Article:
Go all in on your strengths.
I’ve been hearing this a lot lately, packaged in different forms but the message is the same – the loudest from @garyvee. It’s simple and logical AF, so why does it seem so earth shattering???
Probably because we’re conditioned to focus on weaknesses and work hard to get better at them. Okay. True; I can see why this has some importance. In school when you get a low grade in a subject or score poorly on a test, you’re told to improve, try harder. Cool. I’ve experienced this myself. I struggled with calculus in both highschool and university. Just couldn’t get into it. So while I was barely motivated I tried twice as hard and focused twice as many resources just to pass those classes. It worked fine as a short-term investment to pass but guess what? Never have I ever been in a situation up until now where I’m like, ‘fuck, you know what would really help me solve this problem right now? Calculus’. I also sucked at Physics. Zero interest. Against my parent’s advice, I dropped that class. Guess what? Never have I ever been in a situation that I couldn’t get myself through because I didn’t waste my time and energy on trying to pass physics.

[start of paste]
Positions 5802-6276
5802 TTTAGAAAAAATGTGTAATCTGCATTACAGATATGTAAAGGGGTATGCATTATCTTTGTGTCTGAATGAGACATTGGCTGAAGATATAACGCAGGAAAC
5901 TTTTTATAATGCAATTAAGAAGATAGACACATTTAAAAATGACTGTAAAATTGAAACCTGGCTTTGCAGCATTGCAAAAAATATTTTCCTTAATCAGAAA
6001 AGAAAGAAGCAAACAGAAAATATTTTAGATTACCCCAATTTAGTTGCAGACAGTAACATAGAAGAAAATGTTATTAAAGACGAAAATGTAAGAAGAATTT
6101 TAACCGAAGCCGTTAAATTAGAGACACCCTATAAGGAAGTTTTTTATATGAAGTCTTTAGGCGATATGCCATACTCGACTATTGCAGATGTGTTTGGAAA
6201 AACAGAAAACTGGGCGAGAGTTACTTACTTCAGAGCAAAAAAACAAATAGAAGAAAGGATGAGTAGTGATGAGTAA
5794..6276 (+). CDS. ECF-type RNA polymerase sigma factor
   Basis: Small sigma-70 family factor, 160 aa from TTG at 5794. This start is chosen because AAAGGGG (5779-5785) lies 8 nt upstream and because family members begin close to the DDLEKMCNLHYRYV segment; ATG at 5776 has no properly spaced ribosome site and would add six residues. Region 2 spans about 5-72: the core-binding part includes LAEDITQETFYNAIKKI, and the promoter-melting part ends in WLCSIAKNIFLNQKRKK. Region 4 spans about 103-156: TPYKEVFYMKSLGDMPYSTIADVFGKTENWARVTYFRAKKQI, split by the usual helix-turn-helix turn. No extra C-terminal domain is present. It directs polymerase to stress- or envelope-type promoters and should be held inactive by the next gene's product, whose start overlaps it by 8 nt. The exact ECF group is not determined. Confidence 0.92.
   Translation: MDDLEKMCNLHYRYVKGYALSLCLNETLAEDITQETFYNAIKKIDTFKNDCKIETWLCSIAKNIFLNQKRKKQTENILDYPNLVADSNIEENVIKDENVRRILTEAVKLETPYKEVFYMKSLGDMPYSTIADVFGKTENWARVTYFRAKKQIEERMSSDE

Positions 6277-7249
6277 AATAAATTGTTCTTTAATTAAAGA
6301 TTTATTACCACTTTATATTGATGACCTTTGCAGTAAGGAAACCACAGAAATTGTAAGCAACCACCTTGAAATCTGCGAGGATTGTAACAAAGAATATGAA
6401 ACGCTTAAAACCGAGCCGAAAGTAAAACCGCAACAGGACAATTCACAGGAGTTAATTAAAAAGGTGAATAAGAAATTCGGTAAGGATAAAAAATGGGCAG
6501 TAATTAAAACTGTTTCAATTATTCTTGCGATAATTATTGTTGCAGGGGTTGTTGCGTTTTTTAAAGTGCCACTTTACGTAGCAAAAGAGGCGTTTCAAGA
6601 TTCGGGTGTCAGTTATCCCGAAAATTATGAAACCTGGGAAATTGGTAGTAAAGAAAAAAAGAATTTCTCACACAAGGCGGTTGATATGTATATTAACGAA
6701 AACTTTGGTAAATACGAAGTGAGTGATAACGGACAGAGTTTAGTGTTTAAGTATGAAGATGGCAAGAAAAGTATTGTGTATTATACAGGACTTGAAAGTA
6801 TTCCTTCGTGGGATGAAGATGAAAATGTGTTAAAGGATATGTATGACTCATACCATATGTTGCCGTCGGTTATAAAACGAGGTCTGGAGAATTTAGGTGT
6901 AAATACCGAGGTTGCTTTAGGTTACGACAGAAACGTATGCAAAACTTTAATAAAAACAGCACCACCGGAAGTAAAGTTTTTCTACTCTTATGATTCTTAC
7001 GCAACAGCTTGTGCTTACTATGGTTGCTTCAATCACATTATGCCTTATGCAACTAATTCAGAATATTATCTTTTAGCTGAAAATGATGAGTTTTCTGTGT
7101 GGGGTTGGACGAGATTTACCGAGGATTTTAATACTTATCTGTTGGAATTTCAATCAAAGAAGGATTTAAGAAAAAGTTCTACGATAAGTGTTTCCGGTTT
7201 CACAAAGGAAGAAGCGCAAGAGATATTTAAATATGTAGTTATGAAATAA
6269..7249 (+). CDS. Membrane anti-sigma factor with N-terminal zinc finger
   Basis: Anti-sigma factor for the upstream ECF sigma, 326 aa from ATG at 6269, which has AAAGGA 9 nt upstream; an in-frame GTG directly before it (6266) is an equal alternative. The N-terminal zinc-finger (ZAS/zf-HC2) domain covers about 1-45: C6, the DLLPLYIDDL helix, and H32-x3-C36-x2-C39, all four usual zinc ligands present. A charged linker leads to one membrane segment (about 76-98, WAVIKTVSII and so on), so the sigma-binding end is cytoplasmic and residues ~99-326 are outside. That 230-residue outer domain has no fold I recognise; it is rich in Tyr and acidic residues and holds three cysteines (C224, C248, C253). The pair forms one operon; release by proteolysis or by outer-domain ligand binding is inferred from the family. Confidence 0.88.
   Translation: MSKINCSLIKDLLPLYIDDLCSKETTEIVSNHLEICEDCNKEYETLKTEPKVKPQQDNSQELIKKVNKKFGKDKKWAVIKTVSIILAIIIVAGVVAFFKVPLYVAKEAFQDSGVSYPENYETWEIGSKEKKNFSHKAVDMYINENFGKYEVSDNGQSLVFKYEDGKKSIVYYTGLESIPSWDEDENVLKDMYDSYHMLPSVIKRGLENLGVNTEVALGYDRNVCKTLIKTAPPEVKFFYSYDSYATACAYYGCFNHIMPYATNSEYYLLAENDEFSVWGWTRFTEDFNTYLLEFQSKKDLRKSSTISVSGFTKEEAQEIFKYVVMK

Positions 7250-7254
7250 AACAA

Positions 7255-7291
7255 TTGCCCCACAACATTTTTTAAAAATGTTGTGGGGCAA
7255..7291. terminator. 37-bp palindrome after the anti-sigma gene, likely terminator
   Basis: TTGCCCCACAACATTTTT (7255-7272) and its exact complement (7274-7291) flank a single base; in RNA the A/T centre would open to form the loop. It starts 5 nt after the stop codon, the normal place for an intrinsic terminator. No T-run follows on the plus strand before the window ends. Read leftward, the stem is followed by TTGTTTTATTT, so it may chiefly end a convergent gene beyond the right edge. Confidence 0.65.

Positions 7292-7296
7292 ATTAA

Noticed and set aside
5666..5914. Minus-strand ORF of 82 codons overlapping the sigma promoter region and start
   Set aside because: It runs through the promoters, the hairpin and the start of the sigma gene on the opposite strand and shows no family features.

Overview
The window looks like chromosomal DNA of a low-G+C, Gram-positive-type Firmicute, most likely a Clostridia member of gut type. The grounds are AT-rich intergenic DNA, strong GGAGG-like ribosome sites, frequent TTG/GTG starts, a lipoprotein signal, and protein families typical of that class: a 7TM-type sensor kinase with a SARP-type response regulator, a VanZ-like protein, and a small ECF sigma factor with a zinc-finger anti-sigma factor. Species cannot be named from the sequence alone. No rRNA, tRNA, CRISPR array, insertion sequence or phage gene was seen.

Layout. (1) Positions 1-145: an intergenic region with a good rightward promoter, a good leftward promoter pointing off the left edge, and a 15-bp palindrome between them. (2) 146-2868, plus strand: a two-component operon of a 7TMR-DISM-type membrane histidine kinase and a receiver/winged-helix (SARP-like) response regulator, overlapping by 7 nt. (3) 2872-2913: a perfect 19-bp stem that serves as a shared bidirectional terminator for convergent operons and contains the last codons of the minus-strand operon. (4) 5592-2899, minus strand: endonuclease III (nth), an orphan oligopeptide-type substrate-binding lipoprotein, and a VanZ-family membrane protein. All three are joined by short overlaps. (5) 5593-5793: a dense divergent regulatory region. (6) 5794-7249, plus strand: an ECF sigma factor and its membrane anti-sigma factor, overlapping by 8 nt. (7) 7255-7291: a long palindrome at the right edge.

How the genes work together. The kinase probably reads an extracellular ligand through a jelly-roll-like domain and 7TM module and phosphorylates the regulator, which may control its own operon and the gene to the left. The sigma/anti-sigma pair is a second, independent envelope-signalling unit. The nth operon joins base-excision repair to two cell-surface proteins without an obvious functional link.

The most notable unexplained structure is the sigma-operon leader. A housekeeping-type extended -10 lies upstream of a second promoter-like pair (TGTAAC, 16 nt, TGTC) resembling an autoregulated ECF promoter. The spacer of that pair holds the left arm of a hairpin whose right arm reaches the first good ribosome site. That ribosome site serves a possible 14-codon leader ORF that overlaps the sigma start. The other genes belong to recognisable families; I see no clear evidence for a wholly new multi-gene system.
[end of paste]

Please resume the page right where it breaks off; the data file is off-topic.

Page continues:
Now don’t get it twisted.
I’m not saying formal education hasn’t helped me at all. Chemistry and Biology helps me understand processes and organize information that aren’t even science related. Kinesiology and Fashion Design guide the way I live my life. The difference is that I’m strong in those areas. The return on my time was well worth the investment.
Your parents, friends, society are likely the ones telling you to focus on your weaknesses. Telling you to get better at this thing that you suck at but I choose to take those words with a grain of salt. What is the return on my investment of time to go in on my weakness? My parents, friends, society; they can’t answer that question for me. Only I can.
Do you even know what your strengths are?
Maybe you do, maybe you don’t. Maybe you are strong at some things that you wouldn’t even think of. Ask your friends, coworkers, your boss. They can offer insight because they’re viewing your strengths from the perspective of how they benefit them the most. Or go backwards. What are you passionate about? Sometimes we’re not passionate about the things that were good at, so fuck that static, those aren’t the strengths I’m talking about. Sometimes the things we’re passionate about are our strengths – these are gold.
What would be the return on your time if you kept it 1000 on your strengths and passions rather than your weaknesses? I don’t know for sure but you better believe I’ll find out.